I'd like to contact a developer on GitHub to see how I can help out, etc. I don't see the option anywhere.
This method worked in February 2020
- Copy and paste the next line into your browser (feel free to bookmark it): https://api.github.com/users/xxxxxxx/events/public.
- Find the GitHub username for which you want the email: Replace the xxxxxxx in the URL with the person's GitHub username. Hit Enter.
- Press Ctrl+F and search for “email”.
If users are active on GitHub, you might be able to catch their email address from a commit log or open up an issue on a project they are working on.
If they are inactive however and don't have a visible email or repository there doesn't seem to be a direct way. I came up with this workaround that might be worth a try in extreme cases:
- create an empty repository
- add a README.md to it containing your message and include a reply email
- go to the
Settingsof that repository
- send the repository via
Transfer Ownershipto the user in question
This should produce a notification for the user and allow him to contact you.
In cases when a user account is completely dead and you just want to get rid of it so that you can use the name for your own projects, you can also contact support, they will remove dead accounts:
This question has an answer at Stack Overflow.
Although GitHub removed the private messaging feature, there's still an alternative.
GitHub host git repositories. If the user you're willing to communicate with has ever committed some code, there are good chances you may reach your goal. Indeed, within each commit is stored some information about the author of the change or the one who accepted it.
Provided you're really dying to exchange with user user_test
- Display the public activity page of the user:
- Search for an event stating "user_test pushed to [branch] at [repository]". There are usually good chances, he may have pushed one of his own commits. Ensure this is the case by clicking on the "View comparison..." link and make sure the user is listed as one of the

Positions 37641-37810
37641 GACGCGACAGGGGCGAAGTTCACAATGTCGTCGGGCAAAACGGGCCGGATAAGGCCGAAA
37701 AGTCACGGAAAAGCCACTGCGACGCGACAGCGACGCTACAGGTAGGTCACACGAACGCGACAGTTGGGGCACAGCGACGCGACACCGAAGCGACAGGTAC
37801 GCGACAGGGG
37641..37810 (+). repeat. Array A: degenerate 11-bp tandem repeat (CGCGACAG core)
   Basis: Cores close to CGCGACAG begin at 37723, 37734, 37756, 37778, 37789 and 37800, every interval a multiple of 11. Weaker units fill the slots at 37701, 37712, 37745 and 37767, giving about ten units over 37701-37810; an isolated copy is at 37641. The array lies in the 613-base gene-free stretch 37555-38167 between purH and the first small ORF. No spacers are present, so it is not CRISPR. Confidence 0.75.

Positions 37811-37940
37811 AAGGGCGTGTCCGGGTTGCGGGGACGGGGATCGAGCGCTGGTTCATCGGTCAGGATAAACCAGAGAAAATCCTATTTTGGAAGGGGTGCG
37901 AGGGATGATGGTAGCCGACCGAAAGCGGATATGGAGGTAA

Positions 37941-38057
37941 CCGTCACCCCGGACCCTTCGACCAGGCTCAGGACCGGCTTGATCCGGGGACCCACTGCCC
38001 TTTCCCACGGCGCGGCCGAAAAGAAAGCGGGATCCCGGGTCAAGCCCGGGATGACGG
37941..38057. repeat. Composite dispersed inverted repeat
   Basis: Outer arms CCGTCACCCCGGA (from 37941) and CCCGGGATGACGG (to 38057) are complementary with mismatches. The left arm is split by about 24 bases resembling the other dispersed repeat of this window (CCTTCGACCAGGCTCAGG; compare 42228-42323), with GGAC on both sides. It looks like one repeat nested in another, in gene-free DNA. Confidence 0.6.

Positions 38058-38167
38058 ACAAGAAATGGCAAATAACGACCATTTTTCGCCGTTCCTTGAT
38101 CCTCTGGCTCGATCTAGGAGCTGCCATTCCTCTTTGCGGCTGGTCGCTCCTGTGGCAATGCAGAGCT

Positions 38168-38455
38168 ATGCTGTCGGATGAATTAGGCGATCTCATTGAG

- Clone on your local machine the repository he pushed to:
git clone https://github.com/..../repository.git
- Go to that directory
- Checkout the branch he pushed to:
git checkout [branch]
- Display the latest commits:
git log -50
As a committer/author, an email should be displayed along with the commit data.
Note: Every warning related to unsolicited email should apply there. Do not spam.
One option is to find the users email address and then email them. Hikido offers a free chrome extension that will show you user's email addresses.
Open any commit he made in any repository. And you will some info like this
username committed on Dec 18, 2019, 1 parent 69b389d commit 4b87ccc patch diff
diff are links, click the patch link and you will see commit info like this
From 4b87ccca84710991f0876d0c051e5e0ff223ac99 Mon Sep 17 00:00:00 2001 From: FirstName LastName <firstname.lastname@example.org> Date: Tue, 17 Dec 2019 22:51:16 -0500 Subject: commit name
From here you can see his email address
This is the current URL to see user events including email (January 2021): https://api.github.com/users/username/events (search the page for "email")
or just https://api.github.com/users/username if they made their mail public on their profile.
This is an update on Porcupine's answer: https://webapps.stackexchange.com/a/107500/261901 (the /public version doesn't work anymore)
I would just write a comment below it, but i don't have the 50 reputation necessary.
The method that best worked for me does not require to clone the repo.
Browse someone's commit history (Click commits which is next to branch to see the whole commit history)
Click the commit that with the person's username because there might be so many of them
Then you should see the web address has a hash concatenated to the URL. Add .patch to this commit URL
You will probably see the person's email address there